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Limiting Chinese FDI: Steps taken by the Indian Government

Varun Hariharan

| Updated: Oct 26, 2020 | Category: Foreign Investment

Limiting Chinese FDI

The Indian Government amended their FDI policy in April 2020 with a view of limiting Chinese FDI. As per the amended policy, FDI from neighbouring countries would require prior approval from the government. There are two routes of FDI in India.

The following are the routes of FDI in India:

  • Automatic Route- Here no form of prior approval is required from any government authority. A foreign company can use this route for investment in India without any consent.
  • Government Route- Under the government route, prior approval would be required from the government of India. For an investment to get cleared, this route would take a longer time.

Limiting Chinese Investment

The Government considered countries that shared land borders with India under this amendment. As per the amendment, any country that shares land borders with India would have to take prior approval from the government.

Under this amendment there were seven countries listed that shared land borders with India. China was also under the list. Another amendment is the requirement of the beneficial owner or an individual that controls significant investment in the entity.

What was the percentage set for beneficial ownership for limiting Chinese Investment?

Through this amendment, the government notified that any investment coming from neighbouring countries that share land borders with India would be limited to the following:

  • The meaning of beneficial ownership under the Companies Act, 2013- Any individual or entity that has more than 10 % stake in a company
  • The meaning of beneficial ownership under the Money Laundering Act- Any Individual or entity that has more than 25% controlling interest in a company.

Hence if a Chinese company has major controlling interest in a particular company, then the principle of beneficial ownership is taken.

How will investments from Singapore, Hong Kong and Mauritius be Treated?

For Limiting Chinese FDI the government has taken significant steps. First and foremost, changing the requirement of compliance of FDI for neighbouring countries was one significant step. Though this decision was welcome by different individuals, critics considered that this step would hinder any form of investment activity. For limiting Chinese FDI, the government has also brought out the beneficial ownership principle, where direct and indirect control mechanisms are looked into.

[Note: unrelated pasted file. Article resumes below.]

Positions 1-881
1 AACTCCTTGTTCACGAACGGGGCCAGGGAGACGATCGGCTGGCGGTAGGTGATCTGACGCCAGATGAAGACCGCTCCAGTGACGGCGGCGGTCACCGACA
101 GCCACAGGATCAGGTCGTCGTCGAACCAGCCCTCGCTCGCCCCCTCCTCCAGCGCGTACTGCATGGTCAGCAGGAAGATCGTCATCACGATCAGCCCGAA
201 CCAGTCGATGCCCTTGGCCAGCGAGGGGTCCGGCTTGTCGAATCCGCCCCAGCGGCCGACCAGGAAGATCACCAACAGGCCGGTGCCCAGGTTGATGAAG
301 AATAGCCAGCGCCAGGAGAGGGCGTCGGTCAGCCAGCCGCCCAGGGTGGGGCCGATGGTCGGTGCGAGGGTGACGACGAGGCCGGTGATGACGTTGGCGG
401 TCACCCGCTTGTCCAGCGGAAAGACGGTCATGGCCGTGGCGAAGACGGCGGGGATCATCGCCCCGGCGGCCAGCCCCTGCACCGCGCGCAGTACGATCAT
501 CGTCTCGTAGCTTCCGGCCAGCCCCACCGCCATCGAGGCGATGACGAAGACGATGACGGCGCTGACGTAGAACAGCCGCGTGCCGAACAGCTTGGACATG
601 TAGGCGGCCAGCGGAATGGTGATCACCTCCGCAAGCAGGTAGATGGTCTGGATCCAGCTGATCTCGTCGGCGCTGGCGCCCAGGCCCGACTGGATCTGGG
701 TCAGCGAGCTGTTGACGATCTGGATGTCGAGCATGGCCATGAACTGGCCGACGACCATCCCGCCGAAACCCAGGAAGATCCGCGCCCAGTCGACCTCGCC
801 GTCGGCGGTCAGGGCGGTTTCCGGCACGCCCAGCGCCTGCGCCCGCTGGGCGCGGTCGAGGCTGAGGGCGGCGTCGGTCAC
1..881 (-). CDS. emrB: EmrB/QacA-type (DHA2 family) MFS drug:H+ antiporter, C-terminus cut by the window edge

Due to this Chinese companies that are present in Singapore, Hong Kong and Mauritius would come under the scrutiny of the Government of India, if the investment activity is routed by a Chinese Controlled company.

If we apply the definitions of beneficial ownership, then 10% under the Companies Act 2013 and 25% under the principles of the Money Laundering Act would be applicable to companies present in other countries.

Is the government going to reduce the percentage for limiting Chinese FDI?

In a view of limiting Chinese FDI, the government brought out the FDI policy[1] amendment in April 2020. After this the government in September banned more than 224 Chinese applications. Companies such as Tencent and Alibaba were affected due to this.

Now the government is considering limiting even minute or minuscule investments from China. In the coming days new policy arrangements would be brought out by the government. These arrangements would limit the minimum amount of Chinese investment. The government may reduce the requirement of beneficial ownership under 10 % and 25 % under respective laws.

Conclusion


The government with a view of limiting Chinese FDI has brought out amendments in the FDI policy. As per the amendments, any country that shares land borders with India would require prior approval from the government for any form of investment. Apart from this, the requirement of beneficial ownership was also considered under this amendment. Now the government may reduce the criteria of beneficial ownership. This would be reduced below 10 % and 25 % under respective corporate laws. Any change in this would affect legislations such as the Companies Act, 2013 and Foreign Exchange Management Act, 1999.

Read our article:Chinese Investment in India under the Government Approval

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Varun Hariharan

Varun Hariharan has completed the Legal Practice Course from BPP Law School, Manchester. He has a Masters in Commercial and Corporate Law from the Queen Mary University of London and LLB Honours from Bangor University, UK. He specialises in law related to corporate, artificial intelligence and technology law.

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